Yes, as others have said, names of private individuals being released would be a bad thing. Voyeurs don't need to know the persons and there are those who would very much like to bring harm to anyone involved in espionage at any level.
"All" dealings between any two parties needn't be conducted in the open, but that's an easy answer. Of course there are some things which must be handled delicately (why am I reminded of the wicked witch of the west?), but there are many dealings that we're about to hear about, perhaps, that I'm thinking might not be so awful to have out in the open.
I grew up in the black and white world of the Cold War, Finn, and I'm guessing you did too. I'm realizing more and more just how gray our past and present have been. JTT paints us as the evil black sword of the past 100 years, or so. My brush isn't black, but it's not white either.
Knowledge is a good thing. Knowledge with an understanding of history and perspective is even better.
WikiLeaks and Julian Assange have no intention of applying anything like historical understanding or perspective to the current release of classified information which was obtained through illegal means. Assange has acknowledged that the information he has released and intends to yet release may place individuals in serious danger, and while he regrets
this he doesn't believe it is his responsibility to apply a filtering perspective to the information's release. Any individual harmed by the information's release either amounts to unfortunate collateral damage in the war for The Truth, or the result of justice delivered (which I imagine is a position our friend JTT advances).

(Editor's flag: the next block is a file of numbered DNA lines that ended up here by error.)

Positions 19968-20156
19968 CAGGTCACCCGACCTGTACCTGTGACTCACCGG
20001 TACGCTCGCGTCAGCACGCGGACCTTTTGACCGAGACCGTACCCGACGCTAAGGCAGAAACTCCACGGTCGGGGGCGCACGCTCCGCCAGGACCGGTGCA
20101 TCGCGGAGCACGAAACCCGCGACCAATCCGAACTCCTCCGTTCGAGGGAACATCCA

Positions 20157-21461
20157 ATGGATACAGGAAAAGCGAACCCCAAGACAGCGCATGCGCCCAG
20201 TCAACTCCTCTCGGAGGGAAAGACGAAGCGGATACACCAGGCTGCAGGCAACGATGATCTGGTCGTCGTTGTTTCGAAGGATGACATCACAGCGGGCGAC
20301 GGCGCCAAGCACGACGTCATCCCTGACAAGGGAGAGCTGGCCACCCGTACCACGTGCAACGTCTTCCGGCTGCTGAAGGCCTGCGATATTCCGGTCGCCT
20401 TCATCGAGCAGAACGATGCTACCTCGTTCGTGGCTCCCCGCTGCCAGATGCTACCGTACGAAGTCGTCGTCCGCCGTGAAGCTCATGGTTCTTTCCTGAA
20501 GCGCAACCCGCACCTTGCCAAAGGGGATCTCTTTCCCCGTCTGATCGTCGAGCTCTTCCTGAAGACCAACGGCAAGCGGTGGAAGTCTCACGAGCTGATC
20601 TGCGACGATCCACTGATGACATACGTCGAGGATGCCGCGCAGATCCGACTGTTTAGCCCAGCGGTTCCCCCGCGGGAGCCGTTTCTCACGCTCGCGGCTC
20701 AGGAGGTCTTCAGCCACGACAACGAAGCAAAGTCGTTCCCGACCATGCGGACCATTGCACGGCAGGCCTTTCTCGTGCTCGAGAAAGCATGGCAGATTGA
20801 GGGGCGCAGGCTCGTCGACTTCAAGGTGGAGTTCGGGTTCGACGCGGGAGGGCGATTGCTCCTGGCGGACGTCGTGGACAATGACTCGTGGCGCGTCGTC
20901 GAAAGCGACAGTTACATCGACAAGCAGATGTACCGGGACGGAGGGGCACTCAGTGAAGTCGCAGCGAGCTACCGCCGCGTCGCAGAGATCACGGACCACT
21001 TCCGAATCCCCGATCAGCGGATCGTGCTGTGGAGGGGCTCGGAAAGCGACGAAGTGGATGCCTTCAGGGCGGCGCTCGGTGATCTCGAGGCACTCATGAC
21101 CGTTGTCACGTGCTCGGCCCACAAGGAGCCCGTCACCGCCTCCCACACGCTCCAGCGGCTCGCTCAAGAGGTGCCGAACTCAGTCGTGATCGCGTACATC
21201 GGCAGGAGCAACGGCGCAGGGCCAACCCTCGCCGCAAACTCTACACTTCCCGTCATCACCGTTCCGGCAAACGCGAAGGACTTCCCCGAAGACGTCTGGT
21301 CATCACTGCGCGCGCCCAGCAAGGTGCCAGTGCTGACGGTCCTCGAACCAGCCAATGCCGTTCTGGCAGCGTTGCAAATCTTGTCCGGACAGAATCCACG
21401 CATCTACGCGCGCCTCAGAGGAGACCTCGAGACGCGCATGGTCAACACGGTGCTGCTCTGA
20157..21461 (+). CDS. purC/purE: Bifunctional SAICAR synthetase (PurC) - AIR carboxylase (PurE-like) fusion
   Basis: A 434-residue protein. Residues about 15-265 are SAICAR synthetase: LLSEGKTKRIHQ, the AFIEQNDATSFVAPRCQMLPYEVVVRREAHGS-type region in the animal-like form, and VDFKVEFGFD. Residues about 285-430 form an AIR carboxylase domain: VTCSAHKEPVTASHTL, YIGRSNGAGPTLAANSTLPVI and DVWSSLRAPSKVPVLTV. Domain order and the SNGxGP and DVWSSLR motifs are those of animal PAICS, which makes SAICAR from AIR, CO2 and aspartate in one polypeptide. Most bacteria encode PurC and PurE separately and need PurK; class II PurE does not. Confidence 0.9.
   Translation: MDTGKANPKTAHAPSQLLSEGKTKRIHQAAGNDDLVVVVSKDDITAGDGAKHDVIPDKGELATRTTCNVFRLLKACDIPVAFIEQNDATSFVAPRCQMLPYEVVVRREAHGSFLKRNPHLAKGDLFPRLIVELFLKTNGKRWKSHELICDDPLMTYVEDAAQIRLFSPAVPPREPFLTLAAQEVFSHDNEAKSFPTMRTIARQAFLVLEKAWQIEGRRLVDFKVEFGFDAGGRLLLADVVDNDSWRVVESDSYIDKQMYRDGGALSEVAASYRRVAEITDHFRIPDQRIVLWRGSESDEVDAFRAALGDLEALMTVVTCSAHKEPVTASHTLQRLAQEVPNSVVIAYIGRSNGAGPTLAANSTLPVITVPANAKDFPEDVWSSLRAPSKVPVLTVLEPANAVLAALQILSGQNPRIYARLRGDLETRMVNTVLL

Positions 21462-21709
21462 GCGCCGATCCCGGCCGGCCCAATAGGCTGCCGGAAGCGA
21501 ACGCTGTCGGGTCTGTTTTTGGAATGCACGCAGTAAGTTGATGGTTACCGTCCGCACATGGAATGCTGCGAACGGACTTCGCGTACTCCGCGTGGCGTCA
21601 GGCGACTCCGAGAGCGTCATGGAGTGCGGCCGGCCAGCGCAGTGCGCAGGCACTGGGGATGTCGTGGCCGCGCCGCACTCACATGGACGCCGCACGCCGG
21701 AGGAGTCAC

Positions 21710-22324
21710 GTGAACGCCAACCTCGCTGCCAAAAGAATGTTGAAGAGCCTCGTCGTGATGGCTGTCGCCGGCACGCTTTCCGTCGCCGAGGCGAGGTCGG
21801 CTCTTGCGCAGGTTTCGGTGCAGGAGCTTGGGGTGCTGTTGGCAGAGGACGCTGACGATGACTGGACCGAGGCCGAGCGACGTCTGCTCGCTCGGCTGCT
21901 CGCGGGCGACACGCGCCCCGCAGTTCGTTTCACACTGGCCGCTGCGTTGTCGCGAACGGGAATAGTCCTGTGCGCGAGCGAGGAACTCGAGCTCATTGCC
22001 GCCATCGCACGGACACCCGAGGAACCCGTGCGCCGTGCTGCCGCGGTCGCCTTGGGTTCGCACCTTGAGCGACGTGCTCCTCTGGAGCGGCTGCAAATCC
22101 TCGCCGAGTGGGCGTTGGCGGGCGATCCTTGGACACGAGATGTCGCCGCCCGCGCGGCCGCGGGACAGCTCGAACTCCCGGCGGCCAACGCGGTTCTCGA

While Assange may contend that he and Wikileaks are simply objective agents of The Truth and thus not responsible for any incidental consequences of its release, this is simply an argument of current convenience.
WikiLeaks states that its
"primary interest is in exposing oppressive regimes in Asia, the former Soviet bloc, Sub-Saharan Africa and the Middle East, but we also expect to be of assistance to people of all regions who wish to reveal unethical behavior in their governments and corporations."
Whatever one thinks of this mission statement, it is clearly not devoid of a point of view. It is not the mission statement of the unbiased, natural agents of the forces of Truth.
Since it exercises a bias in determining what truth it chooses to release, it should accept responsibility for, at least, the reasonably foreseebale consequences of the release of that truth: The murder of personally identified informants and their families...for example.
I don't know that I would be more comfortable with Assange and WikiLeaks if they employed a more active china marker to the information they released, but that they can so easily dismiss the consequences of not employing it at all; in the most obvious of ways is something I find very objectionable.